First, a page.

PHOTO: Junior Mia Magney longingly looks at the dog park filled with social interaction and playful dogs.
By Emily Chapman,
Since 1949, May has been attributed to destigmatizing and spreading awareness of mental health by organizations like Mental Health America (MHA) under the title May is Mental Health Month.
This year, with May is Mental Health Month being observed during the coronavirus (COVID-19) pandemic, many students have been struggling with their mental health.
Students at Davis High, like other people across the globe, have had to adapt to a life indoors without being able to physically see friends and family. Many have had their mental health severely impacted.
Sophomore Kirpalee Niraula is among the students whose mental health has been negatively affected by the pandemic.
“I do feel as though my mental health has been impacted by [COVID-19] because I’m not used to being inside so much. I need to have interactions with lots of people over time to feel content,” Niraula said.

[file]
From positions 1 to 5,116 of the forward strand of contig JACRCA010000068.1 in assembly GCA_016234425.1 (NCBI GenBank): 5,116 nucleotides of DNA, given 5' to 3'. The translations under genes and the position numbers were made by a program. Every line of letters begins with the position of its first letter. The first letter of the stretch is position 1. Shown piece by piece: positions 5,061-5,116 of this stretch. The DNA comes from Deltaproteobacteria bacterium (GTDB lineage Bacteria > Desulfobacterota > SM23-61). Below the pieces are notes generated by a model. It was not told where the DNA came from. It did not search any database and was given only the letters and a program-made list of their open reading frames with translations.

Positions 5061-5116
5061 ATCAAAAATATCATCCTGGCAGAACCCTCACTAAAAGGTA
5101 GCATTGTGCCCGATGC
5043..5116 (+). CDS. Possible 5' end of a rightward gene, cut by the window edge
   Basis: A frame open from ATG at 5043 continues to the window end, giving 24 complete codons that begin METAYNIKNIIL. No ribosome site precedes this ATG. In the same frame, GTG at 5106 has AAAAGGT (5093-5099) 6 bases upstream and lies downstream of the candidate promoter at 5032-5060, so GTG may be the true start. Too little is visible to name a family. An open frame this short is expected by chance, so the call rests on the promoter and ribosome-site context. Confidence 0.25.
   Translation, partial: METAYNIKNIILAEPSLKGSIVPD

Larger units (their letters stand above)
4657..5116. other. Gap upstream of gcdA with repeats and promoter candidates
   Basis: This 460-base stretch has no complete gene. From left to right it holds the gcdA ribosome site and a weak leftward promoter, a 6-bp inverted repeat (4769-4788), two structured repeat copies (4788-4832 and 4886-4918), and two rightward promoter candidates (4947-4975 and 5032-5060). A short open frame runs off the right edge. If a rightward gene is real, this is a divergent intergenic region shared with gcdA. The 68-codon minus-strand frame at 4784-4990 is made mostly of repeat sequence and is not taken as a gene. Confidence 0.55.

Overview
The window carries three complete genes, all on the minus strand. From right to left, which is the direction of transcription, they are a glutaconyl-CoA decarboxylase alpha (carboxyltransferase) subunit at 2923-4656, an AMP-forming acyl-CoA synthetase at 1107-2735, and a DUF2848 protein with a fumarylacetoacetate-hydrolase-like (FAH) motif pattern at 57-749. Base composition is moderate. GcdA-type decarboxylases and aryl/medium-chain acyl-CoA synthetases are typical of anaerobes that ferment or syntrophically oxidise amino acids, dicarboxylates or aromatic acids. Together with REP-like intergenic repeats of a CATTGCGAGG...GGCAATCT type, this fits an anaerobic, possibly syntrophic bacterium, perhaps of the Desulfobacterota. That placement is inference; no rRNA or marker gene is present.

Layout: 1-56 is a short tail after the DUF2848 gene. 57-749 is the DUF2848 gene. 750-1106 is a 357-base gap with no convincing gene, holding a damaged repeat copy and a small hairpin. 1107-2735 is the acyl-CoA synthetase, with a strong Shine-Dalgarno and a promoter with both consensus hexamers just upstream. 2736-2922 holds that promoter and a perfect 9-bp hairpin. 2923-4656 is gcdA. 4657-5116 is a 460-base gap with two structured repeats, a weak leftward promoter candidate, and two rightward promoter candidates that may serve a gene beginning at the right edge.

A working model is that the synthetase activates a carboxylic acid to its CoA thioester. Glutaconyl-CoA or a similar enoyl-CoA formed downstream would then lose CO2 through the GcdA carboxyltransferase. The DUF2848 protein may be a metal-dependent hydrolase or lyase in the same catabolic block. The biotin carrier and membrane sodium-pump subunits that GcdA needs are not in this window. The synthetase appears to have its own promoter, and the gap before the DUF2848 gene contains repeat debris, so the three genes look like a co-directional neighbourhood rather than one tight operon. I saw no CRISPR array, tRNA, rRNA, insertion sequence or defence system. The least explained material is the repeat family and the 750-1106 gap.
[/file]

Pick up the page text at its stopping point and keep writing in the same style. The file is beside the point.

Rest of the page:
Also impacted by the lack of physical connection and staying inside, senior Lucy Knudsen feels anxious with the spare time that shelter-in-place allows.
“When I don’t have a lot of work and activities to distract myself with, it’s easier for my anxiety to take over my thoughts,” Knudsen said.
With the uncertainty and isolation people feel, therapists and organizations are providing tips to help others improve their mental health during this time.
California-licensed marriage and family therapist Carol LaPerle advises DHS students to take it easy and find outlets to express feelings while staying at home.
“It is so important to stay connected, to be kind to ourselves and others. This is not a time for overachieving, but a time for reflection and reaching out,” LaPerle said. “Remember to go outside, get your feelings out by writing, art and physical activity.”